Conclusiones

El entender los mecanismos de determinan la variabilidad en la humedad de los combustibles abre la oportunidad para desarrollar modelos robustos de combustibles locales como input para sistemas de peligro de incendios, adicionando versatilidad a las determinaciones de peligro de incendios como una herramienta de manejo.

Background

Temperate peatlands and heathlands contain globally important carbon stores that are becoming increasingly susceptible to wildfires under climate and land use change (Page and Baird 2016; Kirkland et al 2023). Peatlands store 550 gigatons of organic soil carbon globally, and approximately 0.19–0.88 million km2 of these peatlands are found in temperate latitudes (30–50°) (Batjes 1996; Yu 2012). Surface wildfires can lead to the smoldering combustion of carbon-rich peatland soils (Kirkland et al 2023). These fires are resource-intensive to extinguish and can result in significant carbon emissions (Mickler 2021). Fuel moisture is a key component of fuel flammability, ignition probability, and subsequent wildfire behavior (Matthews 2014; Scarff et al 2021). As such, fuel moisture content is important for determining peatland and heathland wildfire danger—the combination of factors affecting the initiation, spread, and ease of control of a wildfire (Natural Resources Canada 2021).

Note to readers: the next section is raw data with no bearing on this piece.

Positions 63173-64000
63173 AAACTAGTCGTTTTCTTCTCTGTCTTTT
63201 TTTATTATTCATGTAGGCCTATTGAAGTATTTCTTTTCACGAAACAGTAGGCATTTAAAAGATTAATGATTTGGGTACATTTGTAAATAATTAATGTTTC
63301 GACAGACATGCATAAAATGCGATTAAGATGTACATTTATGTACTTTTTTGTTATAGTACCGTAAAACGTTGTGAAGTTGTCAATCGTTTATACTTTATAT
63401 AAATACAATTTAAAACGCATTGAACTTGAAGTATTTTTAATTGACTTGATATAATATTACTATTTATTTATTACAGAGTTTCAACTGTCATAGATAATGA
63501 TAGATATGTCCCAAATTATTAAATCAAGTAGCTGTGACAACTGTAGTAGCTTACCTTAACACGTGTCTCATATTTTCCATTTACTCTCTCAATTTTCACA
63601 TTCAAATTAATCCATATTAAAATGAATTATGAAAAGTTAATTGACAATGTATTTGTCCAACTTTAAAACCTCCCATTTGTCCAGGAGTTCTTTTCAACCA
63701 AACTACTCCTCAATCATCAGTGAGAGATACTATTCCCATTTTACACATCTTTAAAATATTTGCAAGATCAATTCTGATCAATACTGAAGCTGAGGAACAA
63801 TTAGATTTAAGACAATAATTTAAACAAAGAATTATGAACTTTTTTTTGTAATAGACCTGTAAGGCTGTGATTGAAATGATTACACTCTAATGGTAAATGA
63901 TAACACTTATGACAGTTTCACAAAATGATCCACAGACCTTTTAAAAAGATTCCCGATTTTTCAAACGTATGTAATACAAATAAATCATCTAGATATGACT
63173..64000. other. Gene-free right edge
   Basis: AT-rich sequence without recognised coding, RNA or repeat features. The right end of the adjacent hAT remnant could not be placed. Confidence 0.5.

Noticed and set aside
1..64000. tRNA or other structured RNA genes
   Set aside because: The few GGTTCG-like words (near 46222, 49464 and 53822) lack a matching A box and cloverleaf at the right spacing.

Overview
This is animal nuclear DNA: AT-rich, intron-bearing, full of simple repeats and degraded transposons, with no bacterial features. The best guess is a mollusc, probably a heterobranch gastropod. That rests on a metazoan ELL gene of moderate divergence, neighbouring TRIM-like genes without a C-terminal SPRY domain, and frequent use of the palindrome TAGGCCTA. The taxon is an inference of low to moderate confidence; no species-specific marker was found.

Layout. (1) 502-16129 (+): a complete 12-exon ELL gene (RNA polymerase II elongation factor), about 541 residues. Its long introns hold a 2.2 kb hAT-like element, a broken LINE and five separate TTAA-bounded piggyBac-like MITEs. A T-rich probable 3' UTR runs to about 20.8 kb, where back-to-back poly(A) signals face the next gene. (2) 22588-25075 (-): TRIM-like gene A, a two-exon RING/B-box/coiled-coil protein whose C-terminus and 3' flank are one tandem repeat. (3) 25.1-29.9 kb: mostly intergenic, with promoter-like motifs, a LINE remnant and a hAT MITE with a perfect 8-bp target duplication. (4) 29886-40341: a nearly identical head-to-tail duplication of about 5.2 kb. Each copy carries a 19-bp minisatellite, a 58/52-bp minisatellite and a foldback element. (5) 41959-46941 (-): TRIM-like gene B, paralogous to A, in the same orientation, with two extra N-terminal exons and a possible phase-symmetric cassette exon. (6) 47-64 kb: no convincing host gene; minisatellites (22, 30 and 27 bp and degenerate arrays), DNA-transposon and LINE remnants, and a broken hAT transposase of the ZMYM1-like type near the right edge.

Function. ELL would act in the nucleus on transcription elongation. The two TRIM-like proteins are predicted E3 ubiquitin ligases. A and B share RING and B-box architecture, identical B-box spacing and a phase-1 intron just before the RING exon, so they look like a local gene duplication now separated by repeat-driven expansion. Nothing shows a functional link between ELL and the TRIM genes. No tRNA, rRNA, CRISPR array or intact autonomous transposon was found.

Existing operational fire weather indices across northwest Europe (e.g., EFFIS: San-Miguel-Ayanz et al (2012)) use weather information to predict the danger of a successful ignition, drawing on regional assessments of fuel moisture (for example the Fine Fuel Moisture Code of the Canadian Fire Weather Index System (CFWIS)). However, fuel moisture content can be highly spatially variable at the landscape level (Nyman et al 2015; Walsh et al 2017). Regional estimates do not capture this spatial heterogeneity of fuel moisture and consequently may not reflect local conditions (Nyman et al 2018; Matthews et al 2019). Current risk assessments therefore do not account for fuel-driven within-landscape vulnerability to wildfires and their consequent ecological, biogeochemical, or socioeconomic impacts (Davies et al 2016; Hokanson et al 2016).